I apologize if I have misinterpreted your tastes, OP.
Dec 18, 2012 11:21 AM
21Cabo is kind of awful, unless you like all inclusive resorts and not much else. BUT, about 1.5 hours north by bar is La Paz - this might meet your needs, though the gourmet restaurant scene is lacking (there are a few though). Warm, sunny, tourist infrastructure but definitely still a Mexican town. Lovely beaches.
Or what about Oaxaca City. Warmer than northern highland towns, VERY good food - but no beach.
Dec 18, 2012 11:58 AM
Dec 18, 2012 12:07 PM
Dec 18, 2012 1:19 PM
Dec 18, 2012 1:22 PM
25My sincere thanks go out to the many thoughtful people who have offered sincere advice. I hadn't previously considered Oaxaca City, but have started to give it a closer look. Downside there is distance - I forgot to mention that I do have to make frequent trips back to the USA for business (only a few days at a time), so the much longer flight time to Oaxaca is an obstacle, but not a deal killer.
Sounds like Cabo isn't a good choice - thanks for that insight.
I'll resist the temptation to directly engage the minority here who insist upon interpreting my desire to travel to a part of Mexico offering more upscale dining options than are available in other parts of the country as justification to lodge personal attacks against my character. You guys make yourselves awfully easy to ignore...
The person who observed that Polanco was the part of DF that I enjoyed was spot on - that's exactly what I'm looking for, although I'd prefer to find it outside of DF, in a place with warmer weather. Why anyone would find it offensive that I know what I'm looking for or that it happens to be a little more upscale than what's typically found in other Mexican tourist destinations is beyond me, frankly.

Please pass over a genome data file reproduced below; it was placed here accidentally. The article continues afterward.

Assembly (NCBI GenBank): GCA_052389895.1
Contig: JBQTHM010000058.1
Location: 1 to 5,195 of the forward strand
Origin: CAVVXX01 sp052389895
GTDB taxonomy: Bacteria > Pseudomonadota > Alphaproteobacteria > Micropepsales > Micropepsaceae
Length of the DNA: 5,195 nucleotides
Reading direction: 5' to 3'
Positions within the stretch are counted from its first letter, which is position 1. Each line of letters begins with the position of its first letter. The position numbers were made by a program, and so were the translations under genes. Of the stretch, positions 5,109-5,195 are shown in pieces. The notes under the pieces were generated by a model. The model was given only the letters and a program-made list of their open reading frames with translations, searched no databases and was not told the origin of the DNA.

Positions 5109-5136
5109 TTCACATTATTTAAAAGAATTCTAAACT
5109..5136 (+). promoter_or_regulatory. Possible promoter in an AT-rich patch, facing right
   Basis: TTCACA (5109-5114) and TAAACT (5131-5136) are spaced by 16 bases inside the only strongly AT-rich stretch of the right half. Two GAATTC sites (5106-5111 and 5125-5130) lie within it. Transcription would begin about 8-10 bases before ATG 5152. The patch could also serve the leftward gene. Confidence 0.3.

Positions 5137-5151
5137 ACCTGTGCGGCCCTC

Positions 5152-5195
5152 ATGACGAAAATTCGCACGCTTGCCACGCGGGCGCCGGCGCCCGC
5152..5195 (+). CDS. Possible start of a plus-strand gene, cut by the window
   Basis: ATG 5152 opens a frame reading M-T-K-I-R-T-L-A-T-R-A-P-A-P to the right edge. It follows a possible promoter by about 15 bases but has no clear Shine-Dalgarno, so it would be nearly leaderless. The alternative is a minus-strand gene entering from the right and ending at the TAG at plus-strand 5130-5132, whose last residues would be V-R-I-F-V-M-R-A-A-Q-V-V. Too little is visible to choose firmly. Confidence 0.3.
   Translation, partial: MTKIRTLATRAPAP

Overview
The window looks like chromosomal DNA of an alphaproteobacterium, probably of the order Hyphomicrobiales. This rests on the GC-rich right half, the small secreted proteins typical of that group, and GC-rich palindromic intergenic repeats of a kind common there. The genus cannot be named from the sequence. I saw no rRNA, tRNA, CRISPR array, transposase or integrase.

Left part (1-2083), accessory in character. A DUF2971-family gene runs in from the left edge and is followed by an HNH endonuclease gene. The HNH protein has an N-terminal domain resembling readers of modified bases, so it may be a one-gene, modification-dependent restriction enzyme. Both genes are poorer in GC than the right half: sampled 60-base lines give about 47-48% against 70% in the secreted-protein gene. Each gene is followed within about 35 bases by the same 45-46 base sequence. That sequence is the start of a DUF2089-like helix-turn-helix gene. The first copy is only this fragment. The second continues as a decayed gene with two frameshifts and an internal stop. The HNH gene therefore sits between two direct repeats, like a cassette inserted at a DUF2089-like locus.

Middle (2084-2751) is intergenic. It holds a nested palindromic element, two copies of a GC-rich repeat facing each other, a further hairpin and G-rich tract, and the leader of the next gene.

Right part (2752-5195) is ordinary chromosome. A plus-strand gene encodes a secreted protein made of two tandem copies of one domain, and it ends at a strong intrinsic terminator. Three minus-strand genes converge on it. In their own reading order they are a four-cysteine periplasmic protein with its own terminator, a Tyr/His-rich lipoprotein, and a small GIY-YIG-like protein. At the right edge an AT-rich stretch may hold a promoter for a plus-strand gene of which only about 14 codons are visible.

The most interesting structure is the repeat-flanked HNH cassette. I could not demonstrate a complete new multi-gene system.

Edited by: xxxpat
Dec 18, 2012 1:42 PM
I suggest you to consider Ajijic, Jalisco. Next to the Chapala lake and around 1 hr from Guadalajara (40 min from Miguel Hidalgo International Airport)
There is a lot of nice very good restaurants, it is very nice and quiet and there is a permanent community of US and Canadian citizens because of the really nice weather so you will also find services in English.
If you need services you are 1 hr away from Guadalajara, which has all services.
The town is small and quiet and you won't need to drive most the times.
Dec 18, 2012 1:42 PM
27Polanco - that's exactly what I'm looking for, although I'd prefer to find it outside of DF, in a place with warmer weather.
In that case, it's Polanco or nothing... there's nothing close besides other ritzy nabes in Guad and Monterrey. PV comes close though, and your idea of that being for seniors is pretty far off the mark.
When it comes down to it though, TT isn't the best place to get upscale information... these are a more hardscrabble folk, ya know, hoi polloi, salt of the earth types. It seems like the Fodors forum would be richer pastures.
Careful flashing that name around BTW, folks might get the... wrong idea!
Dec 18, 2012 2:50 PM
28OP. There is a direct flight from Oaxaca to Houston. Not cheap - but if someone else is paying the fare.....
I spent 6 weeks last winter in Oaxaca and I have friends that go there for 3 to 6 months every year. They are all over 65 - but very nice people anyway. They actually know how to go out and have a good time, as surprising as that may be.
So, I'd vote Oaxaca too, but drop your age-ist attitude!
Dec 18, 2012 4:04 PM
29I still don't think Mexico has what OP is looking for. Maybe Merida, but still off the mark.